The Regional Transportation Commission wants public input on transit options for Maryland Parkway. It’s just leaving out one key detail — how to pay for its preferred and most expensive option.
RTC officials have been working for years to build light rail on Maryland Parkway. Their latest effort featured a 36-member committee, which last year recommended exactly that. No surprise. Government bureaucrats use committees to build momentum for policy goals they’ve already selected.
There is just one hurdle. How much would it cost to build light rail from the airport to Maryland Parkway and then northward along the corridor, including stops at UNLV, Sunrise Hospital and the Boulevard Mall? The proposed line would then head near the Golden Nugget downtown and end by University Medical Center.
Cost estimates for such a project are now at $750 million. Given the track record of mass transit endeavors, however, expect the actual pricetag to exceed $1 billion. That’s a lot of money. It’s also significantly more than the other two options under consideration: spending $335 million for bus lanes or $29 million for road upgrades.
As the Review-Journal’s Mick Akers reported, RTC officials are seeking public comment on the plans and assuring residents that a tax hike won’t be necessary. Sure. And how are taxpayers supposed to judge the feasibility of various options absent information about how each will be funded?
“We do have local funds already appropriated (fuel revenue indexing) to the project, but we want to go compete for funds at the federal level,” David Swallow, RTC’s senior director of engineering and technology, said. “We think this is a very strong project, and we want to compete for those funds.”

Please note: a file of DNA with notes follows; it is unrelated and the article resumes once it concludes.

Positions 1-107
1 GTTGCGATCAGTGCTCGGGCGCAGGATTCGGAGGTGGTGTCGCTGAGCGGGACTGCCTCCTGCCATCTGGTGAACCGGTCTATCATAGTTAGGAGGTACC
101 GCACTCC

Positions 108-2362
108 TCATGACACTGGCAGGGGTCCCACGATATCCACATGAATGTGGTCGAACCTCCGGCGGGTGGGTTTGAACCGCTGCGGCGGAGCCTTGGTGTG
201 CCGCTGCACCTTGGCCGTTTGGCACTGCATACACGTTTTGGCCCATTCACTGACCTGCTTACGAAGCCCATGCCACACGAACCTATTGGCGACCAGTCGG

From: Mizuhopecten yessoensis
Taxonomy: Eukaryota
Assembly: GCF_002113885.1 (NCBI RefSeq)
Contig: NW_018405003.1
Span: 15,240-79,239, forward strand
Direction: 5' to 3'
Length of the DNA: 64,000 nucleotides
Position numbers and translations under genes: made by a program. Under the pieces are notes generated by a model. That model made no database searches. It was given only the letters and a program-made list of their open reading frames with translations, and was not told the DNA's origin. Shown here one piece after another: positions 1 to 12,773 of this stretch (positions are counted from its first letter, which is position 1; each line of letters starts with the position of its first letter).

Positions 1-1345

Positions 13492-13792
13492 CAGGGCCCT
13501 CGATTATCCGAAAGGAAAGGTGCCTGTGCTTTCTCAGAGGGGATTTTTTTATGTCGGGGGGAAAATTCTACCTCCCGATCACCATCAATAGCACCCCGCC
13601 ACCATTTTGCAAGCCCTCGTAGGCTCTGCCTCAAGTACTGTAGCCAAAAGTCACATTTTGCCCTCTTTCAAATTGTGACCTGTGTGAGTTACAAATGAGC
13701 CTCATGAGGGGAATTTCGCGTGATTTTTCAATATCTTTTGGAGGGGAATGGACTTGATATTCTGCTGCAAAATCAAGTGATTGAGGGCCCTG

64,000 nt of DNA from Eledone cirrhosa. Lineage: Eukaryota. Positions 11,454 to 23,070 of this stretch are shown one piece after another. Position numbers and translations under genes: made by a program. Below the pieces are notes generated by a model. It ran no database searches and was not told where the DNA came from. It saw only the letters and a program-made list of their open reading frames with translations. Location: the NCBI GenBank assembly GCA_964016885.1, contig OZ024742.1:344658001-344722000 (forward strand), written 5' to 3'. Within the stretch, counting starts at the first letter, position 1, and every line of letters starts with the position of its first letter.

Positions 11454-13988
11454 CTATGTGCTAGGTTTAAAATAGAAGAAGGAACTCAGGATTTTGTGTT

That’s a prayer, not a plan.
RTC hopes the federal government will provide hundreds of millions of dollars, and it doesn’t want to talk about what happens if it doesn’t.
But that’s easy to predict. RTC officials will turn to tax hikes or shortchanging road construction. That’s what voters were told they would get from hiking the gas tax in 2016.
There are two important aspects to every project — a cost/benefit analysis and how to pay for it. Without that second element, the light rail project isn’t ready for public consideration. This is a ham-fisted effort by RTC officials to skew the results to favor their pet project.
Urban residents in most parts of the country have shown for decades that they prefer their cars over transit. Instead of facilitating what the public wants, government planners keep looking for ways to build mass transit systems few people want to use.
Taxpayers shouldn’t be fooled. If light rail were the answer, RTC officials wouldn’t be so evasive about how they want to pay for it.